Why You Feel Stress and Anxiety About Not Exercising
So, you’re trying to reduce stress and anxiety by exercising… but you’re so stressed and anxious that you can’t find the strength to exercise. You’re not alone.
There’s an epidemic of sorts, concurrent with the global pandemic. The exercise paradox of stress is backed by an April 2021 study, published by the peer-reviewed open access scientific journal PLOS One, that found mental health was “both a motivator and barrier to physical activity during the COVID-19 pandemic.”
This study looked at 1,600 people to figure out “how and why mental health, physical activity, and sedentary behavior have changed throughout the course of the pandemic.” What they found was potentially not so surprising: “Even though exercise comes with the promise of reducing anxiety, many respondents felt too anxious to exercise. Likewise, although exercise reduces depression, respondents who were more depressed were less motivated to get active, and lack of motivation is a symptom of depression,” said Jennifer Heisz, PhD, lead author of the study and a member of the faculty in the Department of Kinesiology at McMaster University.
The increase in stress levels and uptick in anxiety and depression symptoms was correlated with a decrease in exercise minutes. In a cruel, vicious cycle, this decrease in physical activity made the stress and mental health symptoms worse, keeping many of us feeling … well, trapped.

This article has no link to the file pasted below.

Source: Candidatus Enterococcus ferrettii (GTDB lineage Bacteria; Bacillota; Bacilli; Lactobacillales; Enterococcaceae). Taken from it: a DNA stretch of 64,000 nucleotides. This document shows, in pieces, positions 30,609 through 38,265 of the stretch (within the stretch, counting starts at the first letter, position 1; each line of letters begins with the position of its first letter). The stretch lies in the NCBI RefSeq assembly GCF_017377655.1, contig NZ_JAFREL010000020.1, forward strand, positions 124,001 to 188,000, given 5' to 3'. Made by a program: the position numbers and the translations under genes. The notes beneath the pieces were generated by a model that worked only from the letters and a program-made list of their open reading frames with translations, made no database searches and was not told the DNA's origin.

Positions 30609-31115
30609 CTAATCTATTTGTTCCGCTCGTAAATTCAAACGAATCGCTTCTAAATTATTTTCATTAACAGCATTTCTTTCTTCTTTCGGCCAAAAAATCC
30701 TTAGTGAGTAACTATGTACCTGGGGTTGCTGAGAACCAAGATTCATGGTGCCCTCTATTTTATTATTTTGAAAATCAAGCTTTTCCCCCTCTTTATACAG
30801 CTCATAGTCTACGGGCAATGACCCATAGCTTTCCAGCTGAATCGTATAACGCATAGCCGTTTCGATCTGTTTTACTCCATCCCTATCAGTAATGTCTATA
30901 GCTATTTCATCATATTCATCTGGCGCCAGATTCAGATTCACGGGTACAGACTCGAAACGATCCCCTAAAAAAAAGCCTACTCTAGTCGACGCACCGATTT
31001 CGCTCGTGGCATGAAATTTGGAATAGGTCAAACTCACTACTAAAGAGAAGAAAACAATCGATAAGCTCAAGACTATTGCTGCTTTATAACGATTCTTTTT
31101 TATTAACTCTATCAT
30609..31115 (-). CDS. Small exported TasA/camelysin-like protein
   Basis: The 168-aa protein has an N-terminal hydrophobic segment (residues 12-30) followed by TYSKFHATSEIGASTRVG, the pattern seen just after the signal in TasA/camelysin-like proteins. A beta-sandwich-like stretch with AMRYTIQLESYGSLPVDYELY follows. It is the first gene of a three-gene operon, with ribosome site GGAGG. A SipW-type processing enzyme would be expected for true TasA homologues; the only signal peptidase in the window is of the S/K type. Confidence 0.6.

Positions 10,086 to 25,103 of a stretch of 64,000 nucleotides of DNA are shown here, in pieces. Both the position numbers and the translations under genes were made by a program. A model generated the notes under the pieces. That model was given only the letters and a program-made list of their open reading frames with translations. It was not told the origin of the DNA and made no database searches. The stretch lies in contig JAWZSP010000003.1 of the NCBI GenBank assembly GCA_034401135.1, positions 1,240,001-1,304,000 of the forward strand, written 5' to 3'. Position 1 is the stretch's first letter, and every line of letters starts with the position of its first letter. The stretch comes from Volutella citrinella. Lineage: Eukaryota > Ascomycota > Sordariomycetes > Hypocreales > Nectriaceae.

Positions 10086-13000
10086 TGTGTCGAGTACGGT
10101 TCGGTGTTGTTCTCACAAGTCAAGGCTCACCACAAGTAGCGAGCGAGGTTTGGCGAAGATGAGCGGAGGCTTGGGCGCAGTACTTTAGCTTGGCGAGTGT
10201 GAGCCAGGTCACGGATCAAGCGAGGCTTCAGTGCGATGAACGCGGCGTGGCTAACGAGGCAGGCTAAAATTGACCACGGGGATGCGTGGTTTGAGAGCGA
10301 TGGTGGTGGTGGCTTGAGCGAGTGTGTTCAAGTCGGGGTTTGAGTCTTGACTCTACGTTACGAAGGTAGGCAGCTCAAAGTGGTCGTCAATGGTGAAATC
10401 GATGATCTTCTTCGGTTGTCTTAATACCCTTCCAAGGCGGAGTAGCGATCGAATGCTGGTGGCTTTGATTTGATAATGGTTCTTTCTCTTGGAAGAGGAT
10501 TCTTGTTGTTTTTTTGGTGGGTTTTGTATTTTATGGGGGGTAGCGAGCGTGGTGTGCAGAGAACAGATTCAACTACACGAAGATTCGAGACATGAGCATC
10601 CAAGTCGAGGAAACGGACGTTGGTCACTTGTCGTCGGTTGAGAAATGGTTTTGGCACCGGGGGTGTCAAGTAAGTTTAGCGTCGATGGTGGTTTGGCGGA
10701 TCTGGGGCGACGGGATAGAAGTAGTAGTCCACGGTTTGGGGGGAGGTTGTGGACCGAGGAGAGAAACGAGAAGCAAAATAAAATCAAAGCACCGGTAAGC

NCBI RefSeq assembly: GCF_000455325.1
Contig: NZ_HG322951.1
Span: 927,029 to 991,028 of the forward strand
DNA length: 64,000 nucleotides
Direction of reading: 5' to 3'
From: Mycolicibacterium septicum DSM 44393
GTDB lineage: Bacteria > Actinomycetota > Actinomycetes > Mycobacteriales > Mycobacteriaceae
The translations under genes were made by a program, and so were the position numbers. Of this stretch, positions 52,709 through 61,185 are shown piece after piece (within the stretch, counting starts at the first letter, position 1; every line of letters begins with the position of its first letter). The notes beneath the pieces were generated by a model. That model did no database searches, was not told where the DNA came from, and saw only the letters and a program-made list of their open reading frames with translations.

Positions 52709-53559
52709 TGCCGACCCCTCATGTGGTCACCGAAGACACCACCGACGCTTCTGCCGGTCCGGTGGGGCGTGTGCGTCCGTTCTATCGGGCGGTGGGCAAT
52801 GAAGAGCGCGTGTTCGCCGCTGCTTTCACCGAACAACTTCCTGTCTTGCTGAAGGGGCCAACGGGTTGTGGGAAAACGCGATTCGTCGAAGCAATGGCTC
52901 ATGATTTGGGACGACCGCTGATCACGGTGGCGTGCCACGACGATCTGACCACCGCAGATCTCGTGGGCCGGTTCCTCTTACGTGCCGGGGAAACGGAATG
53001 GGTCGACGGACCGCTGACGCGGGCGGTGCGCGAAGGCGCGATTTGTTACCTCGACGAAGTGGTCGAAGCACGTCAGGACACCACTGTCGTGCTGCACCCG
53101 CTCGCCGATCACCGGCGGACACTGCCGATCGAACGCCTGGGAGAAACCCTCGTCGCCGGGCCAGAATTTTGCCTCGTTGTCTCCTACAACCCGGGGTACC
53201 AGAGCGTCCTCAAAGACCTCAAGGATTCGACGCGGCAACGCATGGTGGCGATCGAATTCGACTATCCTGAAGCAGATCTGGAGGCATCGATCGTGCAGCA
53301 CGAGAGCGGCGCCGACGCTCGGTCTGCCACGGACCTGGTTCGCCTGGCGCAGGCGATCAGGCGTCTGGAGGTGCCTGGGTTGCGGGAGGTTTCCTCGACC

Reframe your exercising mentality to reduce stress and anxiety
There are a few ways you can try to dig yourself out of the hole, and while it’s not easy, it will certainly be worth it (from a number of standpoints). The study itself suggested a few options, including:
- Reminding yourself that some exercise is better than none (if all you have is five minutes, use it!)
- Cutting back on intensity (try going for a walk instead of your usual bootcamp)
- Move a little each day—dance around to some good music
- Stand and move in between extended periods of sitting or laying down
- Book movement time like you used to book studio time; block it off in your calendar
In addition to the study’s findings, co-founder of Lift Studio LDN and certified personal trainer Danni Tabor has her own bits of wisdom. Tabor herself has worked through personal struggles and emotional hardships. She starts with a reframing and mindset shift.
“We think that adding in exercises will drain us of our energy and create a more stressful, busy mind,” says Tabor. “In reality, for me, the more I prioritize exercise—even if it’s just 15 minutes a day, the more I feel alive, less tense. It creates a sense of space in my head and buzz in my body.”
Instead of thinking about your workout as draining or exhausting, consider it like a physical cup of coffee. An energy booster! “I never regret a workout because it always makes me feel alive, accomplished … even calmer,” she says.
Consider your intensity. Tabor also recommends a reframing when it comes to the intensity of your workout. “We must remember: walking is exercise. It does not have to be CrossFit,” she says. High intensity workouts can feel intimidating, even stressful, she explains. “Remembering that exercise is not [only] about burning calories and feeling pain.” She recommends choosing a style of exercise that will take away from your stress, even if that’s simply a walk in the park or some gentle yoga for a few minutes.
Here’s a 20-minute yoga flow designed for stress relief:
Remember that a workout is a workout. Five minutes is better than no minutes. In addition to these exercise-specific tips, it’s also incredibly important to focus on your mental health first—healing the foundation, if you will. Get yourself a therapist, talk to your doctor about your symptoms, improve your sleep quality, take technology breaks… do whatever you can to get your brain in a good spot. Not only will this help you feel better (and be healthier!), but it’ll help you get back on track with your exercise routine, too.
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